The place Jacob found God was in the wilderness at Bethel. He had fled from his home after tricking his father into giving him the blessing that rightfully belonged to his older (by a minute) brother, Esau. He ran for just about as far as he could go that day before looking for a stone for a pillow in the middle of the wilderness. He lay down to sleep and he had some vivid dreams. We remember them in the story of Jacob’s ladder. He dreamed about a ladder with angels going up and down. And all of a sudden God was there with a promise to Jacob, “saying I am YHWH, the God of your ancestors, the God of Abraham and Sarah, Rebecca and Isaac.”
And God promised that Jacob would have descendants, as many as the specks of dust for miles around this dusty wilderness. I will keep you safe, you and all your descendants.” Jacob woke up with God’s whispers still in his ears, but he could hardly believe what he had heard. “Surely, God is in this place, and I sure didn’t know it.” He built an ebenezer there, put a few other stones on top of his stone pillow, to show that this rocky outpost in the middle of nowhere was nothing less the gateway to the house of God. He called it “Bethel, the House of God.” For Jacob, God’s home address was Bethel, the House of God, middle of the wilderness.
Later, King David proposed to God to build a home address, a temple, but God said no. It seemed like God was used to living in a tent, and moving in a cloud of presence. It was not until Solomon became king that the big temple got built as a home address, but grand as it was that didn’t last very long. For a few generations, people thought that was God’s home address. People still worship at the wall that was left when the temple was destroyed.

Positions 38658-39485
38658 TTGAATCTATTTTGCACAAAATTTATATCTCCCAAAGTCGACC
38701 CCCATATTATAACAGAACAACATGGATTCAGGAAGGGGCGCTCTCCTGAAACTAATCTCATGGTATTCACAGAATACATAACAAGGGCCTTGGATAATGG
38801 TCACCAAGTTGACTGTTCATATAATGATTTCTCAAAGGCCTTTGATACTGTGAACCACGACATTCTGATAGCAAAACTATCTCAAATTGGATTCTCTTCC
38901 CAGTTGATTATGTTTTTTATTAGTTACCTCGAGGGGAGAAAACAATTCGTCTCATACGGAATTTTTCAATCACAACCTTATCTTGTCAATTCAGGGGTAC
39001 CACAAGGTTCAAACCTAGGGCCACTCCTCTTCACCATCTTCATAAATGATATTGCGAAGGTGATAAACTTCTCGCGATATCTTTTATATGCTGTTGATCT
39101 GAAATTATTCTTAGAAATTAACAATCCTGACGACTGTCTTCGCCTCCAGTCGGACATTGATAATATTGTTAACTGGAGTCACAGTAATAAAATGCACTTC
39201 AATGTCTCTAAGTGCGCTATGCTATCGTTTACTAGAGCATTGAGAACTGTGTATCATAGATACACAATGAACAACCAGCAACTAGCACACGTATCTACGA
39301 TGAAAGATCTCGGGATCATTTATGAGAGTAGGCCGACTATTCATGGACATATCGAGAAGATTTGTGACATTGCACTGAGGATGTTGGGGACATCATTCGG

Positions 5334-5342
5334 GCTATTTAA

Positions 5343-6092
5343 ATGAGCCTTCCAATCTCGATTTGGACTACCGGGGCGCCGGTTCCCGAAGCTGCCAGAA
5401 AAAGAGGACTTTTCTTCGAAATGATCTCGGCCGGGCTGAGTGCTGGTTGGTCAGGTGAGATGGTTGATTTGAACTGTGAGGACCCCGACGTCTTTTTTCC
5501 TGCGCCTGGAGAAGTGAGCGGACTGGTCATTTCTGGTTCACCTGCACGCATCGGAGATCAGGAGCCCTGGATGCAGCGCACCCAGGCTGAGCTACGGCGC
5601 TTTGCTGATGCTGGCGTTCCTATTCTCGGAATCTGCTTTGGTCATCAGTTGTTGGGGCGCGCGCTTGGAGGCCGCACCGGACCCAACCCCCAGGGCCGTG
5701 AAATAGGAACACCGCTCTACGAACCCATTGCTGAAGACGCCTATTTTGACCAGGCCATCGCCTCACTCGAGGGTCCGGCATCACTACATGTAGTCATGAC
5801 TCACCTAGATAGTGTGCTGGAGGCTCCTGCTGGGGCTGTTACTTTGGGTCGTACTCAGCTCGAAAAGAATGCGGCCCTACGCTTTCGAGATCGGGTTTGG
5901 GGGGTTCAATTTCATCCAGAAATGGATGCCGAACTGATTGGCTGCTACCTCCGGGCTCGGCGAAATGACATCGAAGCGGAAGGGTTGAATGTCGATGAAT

We have been enjoying our newly renovated house of God now for 2 months. We have dedicated the wood in the altar, pews and piano, and the forests of God from which that wood comes. We have dedicated the stone in the cement floor and built our own Ebenezers like Jacob did to recognize God’s presence.
We dedicated the plants as part of God’s wilderness, and the river flowing through the middle of the city of God, recognizing God’s presence in the waters of all of creation. Today, before the service, we asked Dr. Powell, our district superintendent to do a special house blessing of this house of God – just like I do when I go to one of your houses.
Connecting our sanctuary with the river, the wilderness, the forest, and the land symbolizes God’s home address in all those places as well as ours. As Barbara Brown Taylor says, “God can drop a ladder absolutely anywhere.” There are many, many gateways to God’s home address. God is at home in all of them.
When we think about where we have encountered the living God, many of us would name churches. But, we make a mistake if we restrict our search for God only to those formal houses of God at certain times of the week. God is in our homes. God is at our work. God is in our schools, our cars, our theaters, our parks, and our communities, known by many names.
Today, especially, we remember that God is with our ancestors. So many cultures recognize this fact in worship and in their cultural traditions. Our ancestors are with us and God is with them in us. A great cloud of witnesses surrounds us whenever we worship, wherever we pray, and that is God’s home address. We can hardly imagine this address. There is certainly mystery to it.
We feel it today as we name their names and celebrate their lives. We know that none of them were 100% saint, just as none of us are and yet God is with them and God is with us. We are not alone.
This is God’s good news. For our communion hymn this morning, we’re going to sing a song that I will forever associate with Stephanie Carter of blessed memory. We sang it with her and for her in the healing services we had here this year. As we sing, we will receive our offering for the morning.
Our communion offering this morning goes to the Central District project for this year – the building of a new home for God in North Philadelphia, Midtown Parish UMC.

Communion hymn 3108 Tradin’ My Sorrows